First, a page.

Friday was a night of firsts.
First chance for local audiences to meet the newly formed 940 Dance Company, a re-invention of the Lawrence Arts Center's Prairie Wind Dancers.
First opportunity for new artistic director Susan Warden to introduce herself and her choreography to the community.
And surely the first time dancers have worn floppy socks stuffed with more socks and recited Harlequin romance novels while slinking around in pink nighties on the arts center stage.
Needless to say, "New Works/New Name," which repeated Saturday, offered a veritable feast of modern dance diversity.
"The motivation for almost all of my work is music," Warden said at the program's outset, explaining that the first piece, "Tapestry," celebrated the pure joy of Bach. Five dancers in crimson costumes weaved through the spaces between one another, often with arms rounded at their sides, indicating a spirit of wholeness. Dancers fell away, leaving trios, then duos moving through sprightly leaps and spins and concluding with Malinda Crump blowing a kiss while scampering offstage.
"Spring Fever," set to a Verdi opera, cast Beau Hancock and Tuesday Faust in a charming study of young love that had the audience laughing at every turn. Whimsical costumes -- black leotards, colorful gloves, stocking caps with poof balls and socks that flopped around with each step -- set the tone as the pair embraced, mimicked heart palpitations and grinned ear to ear between encounters that were intentionally not-so-graceful.
By contrast, Warden's "Save a Place," performed seated by Bridget Bartholome, tackled a more poignant moment: the time Warden spent at her mother's bedside holding her hand when she was dying. Bartholome, clad in black, communicated with bold gestures the complex emotions of such an experience over simple guitar and voice by Tracy Chapman.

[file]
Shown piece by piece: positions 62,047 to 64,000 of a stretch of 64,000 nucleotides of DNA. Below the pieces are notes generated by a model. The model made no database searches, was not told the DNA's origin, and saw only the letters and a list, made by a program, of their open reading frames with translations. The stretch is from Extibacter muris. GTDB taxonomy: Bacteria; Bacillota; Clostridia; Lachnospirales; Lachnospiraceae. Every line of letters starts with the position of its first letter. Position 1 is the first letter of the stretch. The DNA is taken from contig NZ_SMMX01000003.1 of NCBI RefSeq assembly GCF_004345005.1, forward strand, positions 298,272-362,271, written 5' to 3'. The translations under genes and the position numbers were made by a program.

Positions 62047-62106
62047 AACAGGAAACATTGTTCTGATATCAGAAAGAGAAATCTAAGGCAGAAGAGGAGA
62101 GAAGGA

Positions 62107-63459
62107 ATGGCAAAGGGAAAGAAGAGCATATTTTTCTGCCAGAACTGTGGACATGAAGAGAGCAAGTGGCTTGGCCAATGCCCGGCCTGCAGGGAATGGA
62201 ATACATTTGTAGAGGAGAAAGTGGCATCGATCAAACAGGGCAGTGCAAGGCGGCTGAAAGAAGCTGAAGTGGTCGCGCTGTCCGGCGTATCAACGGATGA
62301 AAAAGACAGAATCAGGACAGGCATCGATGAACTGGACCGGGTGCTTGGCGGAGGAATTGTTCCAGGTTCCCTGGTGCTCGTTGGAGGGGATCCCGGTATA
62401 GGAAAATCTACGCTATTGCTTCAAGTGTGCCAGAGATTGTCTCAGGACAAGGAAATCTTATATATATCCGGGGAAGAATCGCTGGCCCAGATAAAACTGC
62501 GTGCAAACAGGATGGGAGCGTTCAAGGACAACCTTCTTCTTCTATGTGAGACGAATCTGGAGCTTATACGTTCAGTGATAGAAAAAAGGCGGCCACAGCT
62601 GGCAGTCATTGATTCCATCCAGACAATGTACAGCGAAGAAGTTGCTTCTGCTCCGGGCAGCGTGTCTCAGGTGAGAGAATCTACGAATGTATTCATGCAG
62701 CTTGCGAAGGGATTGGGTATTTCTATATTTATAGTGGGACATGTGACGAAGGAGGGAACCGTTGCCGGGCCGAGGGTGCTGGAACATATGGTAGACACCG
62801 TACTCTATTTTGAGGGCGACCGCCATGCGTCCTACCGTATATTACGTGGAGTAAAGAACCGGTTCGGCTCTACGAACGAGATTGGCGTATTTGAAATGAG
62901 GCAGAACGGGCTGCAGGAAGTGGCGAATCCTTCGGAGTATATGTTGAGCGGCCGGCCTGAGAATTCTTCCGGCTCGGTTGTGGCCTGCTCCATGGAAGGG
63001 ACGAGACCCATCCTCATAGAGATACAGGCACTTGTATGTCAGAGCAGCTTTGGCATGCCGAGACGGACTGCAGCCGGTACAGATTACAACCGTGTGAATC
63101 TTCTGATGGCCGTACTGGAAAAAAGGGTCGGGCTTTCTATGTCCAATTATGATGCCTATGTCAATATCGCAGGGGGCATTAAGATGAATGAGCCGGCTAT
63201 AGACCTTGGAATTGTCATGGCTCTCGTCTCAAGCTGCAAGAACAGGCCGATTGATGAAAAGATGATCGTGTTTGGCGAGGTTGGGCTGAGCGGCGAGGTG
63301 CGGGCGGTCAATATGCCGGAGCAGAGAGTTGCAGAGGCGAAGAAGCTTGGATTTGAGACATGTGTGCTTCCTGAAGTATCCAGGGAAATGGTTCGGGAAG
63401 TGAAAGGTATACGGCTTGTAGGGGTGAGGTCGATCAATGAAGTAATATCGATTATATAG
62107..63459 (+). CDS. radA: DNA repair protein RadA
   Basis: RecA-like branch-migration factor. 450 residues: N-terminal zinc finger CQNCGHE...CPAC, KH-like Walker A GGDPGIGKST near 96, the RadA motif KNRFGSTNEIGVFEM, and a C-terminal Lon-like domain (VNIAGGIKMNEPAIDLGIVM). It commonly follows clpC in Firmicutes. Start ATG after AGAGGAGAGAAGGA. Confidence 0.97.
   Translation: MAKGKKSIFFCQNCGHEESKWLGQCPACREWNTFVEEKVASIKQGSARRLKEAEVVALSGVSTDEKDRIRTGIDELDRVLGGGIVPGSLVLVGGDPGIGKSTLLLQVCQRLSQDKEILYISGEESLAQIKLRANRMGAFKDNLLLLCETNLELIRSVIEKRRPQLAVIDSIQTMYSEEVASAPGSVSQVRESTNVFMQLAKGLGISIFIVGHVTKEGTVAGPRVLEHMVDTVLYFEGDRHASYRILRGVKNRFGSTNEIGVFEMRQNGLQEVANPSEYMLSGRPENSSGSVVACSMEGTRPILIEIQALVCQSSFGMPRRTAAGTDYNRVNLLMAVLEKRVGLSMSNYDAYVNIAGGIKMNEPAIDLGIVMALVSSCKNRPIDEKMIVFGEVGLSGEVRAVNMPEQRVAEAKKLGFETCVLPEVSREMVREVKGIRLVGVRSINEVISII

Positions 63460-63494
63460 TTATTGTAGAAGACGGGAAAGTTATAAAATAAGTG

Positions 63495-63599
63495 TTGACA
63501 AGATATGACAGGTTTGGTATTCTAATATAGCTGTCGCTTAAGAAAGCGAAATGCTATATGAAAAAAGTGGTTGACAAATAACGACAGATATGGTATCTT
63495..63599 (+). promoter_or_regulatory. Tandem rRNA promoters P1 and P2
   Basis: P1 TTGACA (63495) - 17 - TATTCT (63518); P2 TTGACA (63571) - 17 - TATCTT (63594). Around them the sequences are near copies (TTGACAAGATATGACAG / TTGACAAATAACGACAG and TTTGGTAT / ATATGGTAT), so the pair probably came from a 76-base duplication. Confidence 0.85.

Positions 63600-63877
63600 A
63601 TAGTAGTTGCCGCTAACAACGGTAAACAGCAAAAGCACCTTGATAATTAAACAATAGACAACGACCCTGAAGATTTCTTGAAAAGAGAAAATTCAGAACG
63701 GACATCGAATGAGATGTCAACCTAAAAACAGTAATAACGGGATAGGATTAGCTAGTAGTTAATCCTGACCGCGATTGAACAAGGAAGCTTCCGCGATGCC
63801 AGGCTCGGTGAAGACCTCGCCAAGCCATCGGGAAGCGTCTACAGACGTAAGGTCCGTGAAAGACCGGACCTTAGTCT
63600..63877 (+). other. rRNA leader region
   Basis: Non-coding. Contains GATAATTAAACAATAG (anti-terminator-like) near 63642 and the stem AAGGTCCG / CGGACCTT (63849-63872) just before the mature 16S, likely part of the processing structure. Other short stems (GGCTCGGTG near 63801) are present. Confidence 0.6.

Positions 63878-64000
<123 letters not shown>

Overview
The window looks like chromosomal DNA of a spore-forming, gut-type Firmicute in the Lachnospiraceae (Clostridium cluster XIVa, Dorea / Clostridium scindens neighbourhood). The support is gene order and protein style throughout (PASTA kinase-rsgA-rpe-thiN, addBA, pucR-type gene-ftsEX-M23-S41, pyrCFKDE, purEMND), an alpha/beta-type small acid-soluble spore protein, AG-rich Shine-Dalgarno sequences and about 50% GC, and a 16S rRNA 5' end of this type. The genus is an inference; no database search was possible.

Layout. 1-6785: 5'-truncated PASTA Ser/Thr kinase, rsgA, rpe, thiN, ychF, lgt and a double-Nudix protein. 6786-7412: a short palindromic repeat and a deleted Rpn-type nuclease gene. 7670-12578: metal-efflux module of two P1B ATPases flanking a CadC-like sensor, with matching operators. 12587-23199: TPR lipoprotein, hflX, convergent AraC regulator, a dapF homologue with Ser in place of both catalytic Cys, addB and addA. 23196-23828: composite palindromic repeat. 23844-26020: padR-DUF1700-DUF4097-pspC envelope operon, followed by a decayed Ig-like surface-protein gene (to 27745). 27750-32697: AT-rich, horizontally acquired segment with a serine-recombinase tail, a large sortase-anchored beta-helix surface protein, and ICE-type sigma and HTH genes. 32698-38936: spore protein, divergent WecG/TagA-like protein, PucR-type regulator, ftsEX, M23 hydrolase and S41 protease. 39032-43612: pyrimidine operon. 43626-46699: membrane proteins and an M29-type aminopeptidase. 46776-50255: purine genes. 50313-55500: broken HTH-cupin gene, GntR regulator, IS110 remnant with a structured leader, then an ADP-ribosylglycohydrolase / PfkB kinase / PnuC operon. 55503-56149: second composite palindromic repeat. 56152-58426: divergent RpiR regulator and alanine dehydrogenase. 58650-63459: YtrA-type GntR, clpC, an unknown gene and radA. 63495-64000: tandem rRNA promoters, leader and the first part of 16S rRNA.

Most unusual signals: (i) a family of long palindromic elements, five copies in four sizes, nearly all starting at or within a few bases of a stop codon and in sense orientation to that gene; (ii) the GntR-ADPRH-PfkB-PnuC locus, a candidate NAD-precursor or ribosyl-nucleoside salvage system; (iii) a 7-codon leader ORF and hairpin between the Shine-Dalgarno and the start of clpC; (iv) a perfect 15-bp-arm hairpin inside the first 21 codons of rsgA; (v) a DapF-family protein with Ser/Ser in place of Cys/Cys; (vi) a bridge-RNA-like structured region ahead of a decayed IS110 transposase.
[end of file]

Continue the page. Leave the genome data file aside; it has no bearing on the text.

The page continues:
Audience laughter returned in works such as "2146 in a Series," named for the Harlequin romance that inspired it, and "New School -- First Day," a study triggered by a particularly pathetic attempt by Warden's daughter to avoid school one morning. The former included dancers reciting tawdry lines from an encounter between Tessa and Orme (pronounced with a rolled R). The latter journeyed comically through the course of a school day, complete with morning dramatics at home, sleeping in the classroom, a slumber party and an awakening into adolescence marked by a musical shift from the eccentric Meredith Monk to the rapping Missy Elliott. Particularly amusing was an exchange between Crump as mother and Faust as daughter in which the two revealed their frustration by mocking karate moves and flexing their muscles.
Because this is a repertory-building year for the company, all but one of Warden's pieces represented her older work. But a sneak peek at a dance-in-progress just before intermission hinted at more glorious music and exciting choreography on the horizon.
Company members Bartholome, Faust and Crump also contributed works to Friday's concert. Faust's unconventional love duet, "I Do," made intriguing use of a beam of white light to split the stage in two, separating a pair of dancers who treated it as a transparent wall. Hancock and Whitney Boomer toyed with being very intentionally together and then apart in Crump's sometimes eerily aggressive "Disconnect." Three women in wigs and provocative couture moved in alternately smooth and jerky fashion in front of a video projected on a screen in Bartholome's avant-garde "The Year of the Rooster."
And arts center ballet instructor Deb Bettinger offered "Incantations" as a prayer for those affected by the tsunami in Southeast Asia. The contemplative work set six dancers in sand-colored costumes behind a woman seated in a meditative position, all against a backdrop draped in blue light. The dancers awoke, writhed and rolled on the floor, then stood and reached with their mouths open, as if terrified and searching. Repeatedly, the dancers lay on their backs with their legs swimming in midair, always feeling very much in isolation but held together -- in spirit at least -- by the praying figure.
940's Lawrence debut proved that, like its predecessor, this company has a flair for the dramatic, a willingness to play and the ability to touch audiences with laughter and empathy.